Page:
Strangely, the rest of the country isn't greatly aware of Sussex. Or they think Brighton (aka London-on-Sea) is Sussex, and that the county has nothing else to show. It is true that coastal Sussex is largely a string of built-up beach resorts, one or two of them smart, many of them dull, and none of them rivalling the picturesque resorts of Devon and Cornwall and elsewhere. But they are all different from Brighton. And all share the same gorgeous sunsets, for all the Sussex coastline faces the English Channel.
'Sussex by the sea' is rather a cliché, but nevertheless the county is sea-orientated, and looks south, and does not look northwards to London. Thousands commute daily to the capital, of course; but, if not of working age, it's very easy to forget that London exists. The Big City's pull is weak compared to that felt by the poor souls who live in Surrey and Kent. And what happens in London has no bearing on what happens in Sussex. Sussex goes its own way. And Sussex won't be druv, as the saying goes.
I love the Sussex coast. I also love the Sussex countryside, and there is an astonishing amount of it to enjoy. However, I would be the first to admit that Sussex doesn't have everything. It has the South Downs, but no mountains. It has the sea, but no large natural lakes. It is very well wooded in parts, but there is no proper forest, like Hampshire has the New Forest.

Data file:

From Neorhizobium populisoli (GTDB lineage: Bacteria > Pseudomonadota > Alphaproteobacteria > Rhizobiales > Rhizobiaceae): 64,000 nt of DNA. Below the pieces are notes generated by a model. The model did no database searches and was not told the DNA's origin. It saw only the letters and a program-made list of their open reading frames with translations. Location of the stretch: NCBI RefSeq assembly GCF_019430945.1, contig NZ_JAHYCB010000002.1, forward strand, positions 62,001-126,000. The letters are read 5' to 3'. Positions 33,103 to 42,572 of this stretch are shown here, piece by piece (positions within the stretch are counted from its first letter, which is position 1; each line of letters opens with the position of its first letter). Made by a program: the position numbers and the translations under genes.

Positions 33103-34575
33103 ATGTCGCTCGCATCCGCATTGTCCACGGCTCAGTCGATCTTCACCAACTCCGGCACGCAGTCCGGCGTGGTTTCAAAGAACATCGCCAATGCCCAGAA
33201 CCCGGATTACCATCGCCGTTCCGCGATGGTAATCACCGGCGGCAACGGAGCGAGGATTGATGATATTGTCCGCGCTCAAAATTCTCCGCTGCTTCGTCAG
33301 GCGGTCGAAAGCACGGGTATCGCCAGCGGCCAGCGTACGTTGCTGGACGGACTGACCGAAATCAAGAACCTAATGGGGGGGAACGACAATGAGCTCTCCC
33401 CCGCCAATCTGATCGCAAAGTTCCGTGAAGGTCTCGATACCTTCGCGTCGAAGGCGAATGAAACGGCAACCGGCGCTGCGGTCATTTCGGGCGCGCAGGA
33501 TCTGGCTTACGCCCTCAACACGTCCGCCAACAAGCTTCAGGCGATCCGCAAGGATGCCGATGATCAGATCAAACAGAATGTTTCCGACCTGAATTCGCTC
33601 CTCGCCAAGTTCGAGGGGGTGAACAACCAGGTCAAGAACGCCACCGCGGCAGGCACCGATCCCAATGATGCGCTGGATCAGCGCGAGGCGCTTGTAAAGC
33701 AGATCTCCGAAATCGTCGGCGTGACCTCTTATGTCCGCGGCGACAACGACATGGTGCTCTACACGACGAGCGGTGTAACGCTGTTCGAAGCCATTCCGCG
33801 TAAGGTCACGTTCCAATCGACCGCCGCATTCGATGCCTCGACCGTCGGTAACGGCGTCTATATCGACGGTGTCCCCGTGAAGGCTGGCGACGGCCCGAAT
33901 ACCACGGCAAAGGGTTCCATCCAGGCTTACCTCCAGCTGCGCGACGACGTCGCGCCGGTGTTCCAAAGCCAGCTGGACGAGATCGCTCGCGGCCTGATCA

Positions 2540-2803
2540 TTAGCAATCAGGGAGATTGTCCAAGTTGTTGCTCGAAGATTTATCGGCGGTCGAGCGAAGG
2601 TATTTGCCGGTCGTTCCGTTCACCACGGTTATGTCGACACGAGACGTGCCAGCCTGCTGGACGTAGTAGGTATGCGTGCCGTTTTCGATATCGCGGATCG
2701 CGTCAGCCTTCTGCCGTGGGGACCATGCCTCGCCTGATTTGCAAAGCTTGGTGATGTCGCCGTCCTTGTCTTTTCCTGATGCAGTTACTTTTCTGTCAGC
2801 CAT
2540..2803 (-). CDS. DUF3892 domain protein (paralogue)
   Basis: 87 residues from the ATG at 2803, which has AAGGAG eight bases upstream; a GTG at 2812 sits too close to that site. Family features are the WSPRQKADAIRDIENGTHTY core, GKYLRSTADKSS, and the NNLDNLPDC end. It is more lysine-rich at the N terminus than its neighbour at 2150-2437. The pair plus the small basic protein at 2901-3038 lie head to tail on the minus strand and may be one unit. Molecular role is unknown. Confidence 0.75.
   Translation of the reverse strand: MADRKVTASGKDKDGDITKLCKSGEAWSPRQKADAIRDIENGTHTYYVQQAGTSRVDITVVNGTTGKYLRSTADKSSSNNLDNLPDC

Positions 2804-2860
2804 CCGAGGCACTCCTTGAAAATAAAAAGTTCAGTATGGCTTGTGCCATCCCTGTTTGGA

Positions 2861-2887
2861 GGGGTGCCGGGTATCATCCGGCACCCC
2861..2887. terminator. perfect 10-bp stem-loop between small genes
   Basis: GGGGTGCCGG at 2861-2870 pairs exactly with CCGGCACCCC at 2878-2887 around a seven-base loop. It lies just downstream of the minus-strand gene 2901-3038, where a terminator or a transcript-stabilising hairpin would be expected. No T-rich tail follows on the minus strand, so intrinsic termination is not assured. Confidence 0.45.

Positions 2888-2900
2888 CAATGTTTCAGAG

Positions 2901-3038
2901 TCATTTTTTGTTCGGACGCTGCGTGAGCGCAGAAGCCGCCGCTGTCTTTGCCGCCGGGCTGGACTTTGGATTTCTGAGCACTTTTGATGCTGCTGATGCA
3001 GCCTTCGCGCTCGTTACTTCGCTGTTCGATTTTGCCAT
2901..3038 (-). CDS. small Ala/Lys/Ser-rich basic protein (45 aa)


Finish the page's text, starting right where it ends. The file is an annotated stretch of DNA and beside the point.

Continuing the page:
And it has no proper moorland. The nearest equivalent is an upland area in the centre of the county called Ashdown Forest. It's pretty small - say six miles by six miles. It's undulating heathland: ferns, bracken, little woods, lots of gorse, and some sandy or muddy tracks. There's enough space to avoid meeting another person, but other people are never totally out of sight. There are certainly wild animals and birds, and there may be cattle and other larger animals too, although I never seem to see any wandering around, like you might commonly see ponies and cows in the New Forest, or on Dartmoor, although at night deer abound and may cross the road as you drive along - and need watching out for.
All this said, it's a pleasant place for a rough ramble, although one might cover most of Ashdown Forest in a few hours' walking. There are very few 'tourist sights', and none of them are truly compelling. There's a nice windmill - a rare post-mill, I think - near Nutley: